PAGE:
Antenna 17 and receiver 18, whether the latter be aradio or TV set, are commonplace items and no detailed showing or description of them is deemed necessary here. With respect to tone discriminating and information display apparatus 19, however, this apparatus involves an entirely new combination of elements and, therefore, to obtain a full understanding of its construction and operation, reference is now made to FIG. 2 wherein this apparatus 19 is schematically illustrated.
As shown therein, it includes a conventional microphone 20 coupled to an audio amplifier 21, the amplifier output, in turn, being connected to a frequency selective vibrating reed relay 22. The junction between amplifier 21 and relay 22 is designated 23. The apparatus also includes a voltage source, such as a battery 24, a resistor 25, and an ON On-Off switch 26, the resistor being connected between one terminal of the switch and the positive terminal or anode of the battery, the negative terminal or cathode of the battery being connected to ground. As shown in the FlG., the junction between battery 24 and resistor 25 is designated 27 and this junction is connected directly to junction 23 by means of line 28.
With respect to relay 22, it includes an energizing coil 29 whose terminals are connected between junction 23 and ground. It also includes a first set of contact terminals 300- 30d, a second set of contact terminals Illa-31d, and a set of vibrating reeds 32a32d, the reeds respectively being connected at one end to terminals 30a30d and slightly spaced or separated from terminals 3la3ld at their other end. The reeds mentioned herein are designed to vibrate at specific or discrete frequencies only and, therefore, in electronic parlance, each reed is the mechanical equivalent of a sharply tuned electronic circuit. In this regard, the reeds are of different lengths so that they might vibrate at respectively different frequencies. Reeds such as these vibrate in response to signals applied to them at the frequencies for which they were designed to vibrate, and when they vibrate, the amplitude of the vibrations continues to grow until the free end of the reeds makes contact with the terminals from which it has been separated. The whole thing takes only a fraction of a second and it can therefore be seen that the reeds and their associated contact terminals are nothing more than a plurality of frequency discriminating switches that close in response to signals having the frequencies for which they were respectively designed. Vibrating reed relays of the kind therefore heretofore described are manufactured by and may be purchased from the Bramco Controls Division of Ladex Inc., College and Self Streets, Piqua, Ohio.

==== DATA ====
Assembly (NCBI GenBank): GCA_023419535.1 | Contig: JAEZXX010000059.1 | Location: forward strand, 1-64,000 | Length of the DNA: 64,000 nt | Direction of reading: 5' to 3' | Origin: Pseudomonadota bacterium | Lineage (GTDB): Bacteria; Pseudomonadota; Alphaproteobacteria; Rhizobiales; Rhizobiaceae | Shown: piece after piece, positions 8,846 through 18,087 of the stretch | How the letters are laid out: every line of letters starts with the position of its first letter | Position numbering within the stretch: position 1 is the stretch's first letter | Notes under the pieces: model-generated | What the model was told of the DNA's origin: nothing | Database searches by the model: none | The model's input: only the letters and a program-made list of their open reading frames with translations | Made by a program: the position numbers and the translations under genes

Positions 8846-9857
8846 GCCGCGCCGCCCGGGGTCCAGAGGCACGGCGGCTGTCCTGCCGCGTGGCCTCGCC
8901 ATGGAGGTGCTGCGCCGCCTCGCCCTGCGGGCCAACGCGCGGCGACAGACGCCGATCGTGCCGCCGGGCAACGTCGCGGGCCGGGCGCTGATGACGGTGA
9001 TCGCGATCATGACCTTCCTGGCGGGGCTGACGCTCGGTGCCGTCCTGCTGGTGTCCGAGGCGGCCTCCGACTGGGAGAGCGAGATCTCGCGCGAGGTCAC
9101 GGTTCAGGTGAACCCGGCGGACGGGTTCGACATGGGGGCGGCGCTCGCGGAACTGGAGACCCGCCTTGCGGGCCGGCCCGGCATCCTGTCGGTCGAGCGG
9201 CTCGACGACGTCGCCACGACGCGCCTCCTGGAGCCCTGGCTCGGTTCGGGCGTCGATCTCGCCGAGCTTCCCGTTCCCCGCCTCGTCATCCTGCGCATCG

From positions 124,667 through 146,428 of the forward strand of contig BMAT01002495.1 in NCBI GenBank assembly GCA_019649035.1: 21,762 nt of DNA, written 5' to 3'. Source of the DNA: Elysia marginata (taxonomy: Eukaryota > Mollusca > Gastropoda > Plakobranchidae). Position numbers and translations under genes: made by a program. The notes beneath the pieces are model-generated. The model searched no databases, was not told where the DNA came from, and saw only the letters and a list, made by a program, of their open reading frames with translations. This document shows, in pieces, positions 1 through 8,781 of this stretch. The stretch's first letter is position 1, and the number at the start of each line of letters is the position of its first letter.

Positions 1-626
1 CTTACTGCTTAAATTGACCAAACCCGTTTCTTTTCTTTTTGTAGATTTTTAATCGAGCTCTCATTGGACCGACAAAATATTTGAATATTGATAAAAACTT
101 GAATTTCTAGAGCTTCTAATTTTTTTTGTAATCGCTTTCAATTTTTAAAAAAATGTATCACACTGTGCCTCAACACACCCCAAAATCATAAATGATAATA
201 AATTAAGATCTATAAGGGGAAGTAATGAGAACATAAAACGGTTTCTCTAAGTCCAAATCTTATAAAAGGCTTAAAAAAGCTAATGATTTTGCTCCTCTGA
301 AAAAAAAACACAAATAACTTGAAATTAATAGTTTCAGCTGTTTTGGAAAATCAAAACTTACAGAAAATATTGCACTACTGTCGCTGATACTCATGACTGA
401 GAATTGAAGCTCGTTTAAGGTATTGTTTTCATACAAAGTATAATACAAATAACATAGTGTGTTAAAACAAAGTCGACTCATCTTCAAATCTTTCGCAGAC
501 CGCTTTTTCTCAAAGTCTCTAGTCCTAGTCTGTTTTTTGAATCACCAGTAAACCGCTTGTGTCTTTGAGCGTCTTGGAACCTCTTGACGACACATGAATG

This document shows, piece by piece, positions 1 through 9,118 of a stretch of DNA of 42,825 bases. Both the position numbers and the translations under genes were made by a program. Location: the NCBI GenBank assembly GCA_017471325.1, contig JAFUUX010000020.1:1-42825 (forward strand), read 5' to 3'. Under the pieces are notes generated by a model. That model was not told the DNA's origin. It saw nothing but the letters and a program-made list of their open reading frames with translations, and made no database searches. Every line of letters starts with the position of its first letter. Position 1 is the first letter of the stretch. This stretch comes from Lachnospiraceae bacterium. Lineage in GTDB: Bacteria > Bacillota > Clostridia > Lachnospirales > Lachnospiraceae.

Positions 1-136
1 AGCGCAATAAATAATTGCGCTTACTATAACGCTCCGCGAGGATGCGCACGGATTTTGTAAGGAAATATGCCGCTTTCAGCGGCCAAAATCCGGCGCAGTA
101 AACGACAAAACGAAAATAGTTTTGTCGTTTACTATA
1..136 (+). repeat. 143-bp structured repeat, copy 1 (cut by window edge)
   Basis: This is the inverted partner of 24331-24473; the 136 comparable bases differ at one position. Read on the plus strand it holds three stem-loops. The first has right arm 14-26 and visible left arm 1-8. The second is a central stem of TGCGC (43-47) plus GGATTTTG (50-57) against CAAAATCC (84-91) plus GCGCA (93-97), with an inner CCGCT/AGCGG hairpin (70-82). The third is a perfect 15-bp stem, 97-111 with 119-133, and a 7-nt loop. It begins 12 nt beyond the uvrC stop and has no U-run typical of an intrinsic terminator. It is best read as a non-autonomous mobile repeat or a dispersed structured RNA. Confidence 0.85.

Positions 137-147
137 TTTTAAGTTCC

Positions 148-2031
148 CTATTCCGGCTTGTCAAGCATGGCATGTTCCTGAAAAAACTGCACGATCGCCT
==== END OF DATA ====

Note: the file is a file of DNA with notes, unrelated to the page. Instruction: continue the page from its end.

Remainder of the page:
Finally, the apparatus includes a plurality of silicon controlled rectifiers 33a-33d, a plurality of lamps or pilot lights 340-34 and a corresponding plurality of switches 35a35d, the rectifiers lamps and switches respectively being connected in series to form four identical circuits, generally designated 36a36, that are connected in parallel between ground and the output terminal of On-Ofi' switch 26. As may be seen from the FIG., this output terminal of switch 26 is also connected directly to terminals 3011-3041, terminals 3la-3ld, on the other hand, respectively being connected directly to rectifiers 33a33 to provide the control needed in the operation of these rectifiers, as will be seen later. As may also be seen from the FIG, in each of the series-connected circuits 36a-36a', the rectifier anode is connected to ground whereas the cathode thereof is connected through the associated lamp and switch to switch 26, and it should be mentioned that it is immaterial whether the cathode connects directly to the lamp or to the switch, that is to say, it is immaterial whether a lamp is mounted between the rectifier and the switch or a switch mounted between the rectifier and the lamp. Insofar as switches 35a35d are concerned, they are preferably of the momentary break type which are customarily spring operated.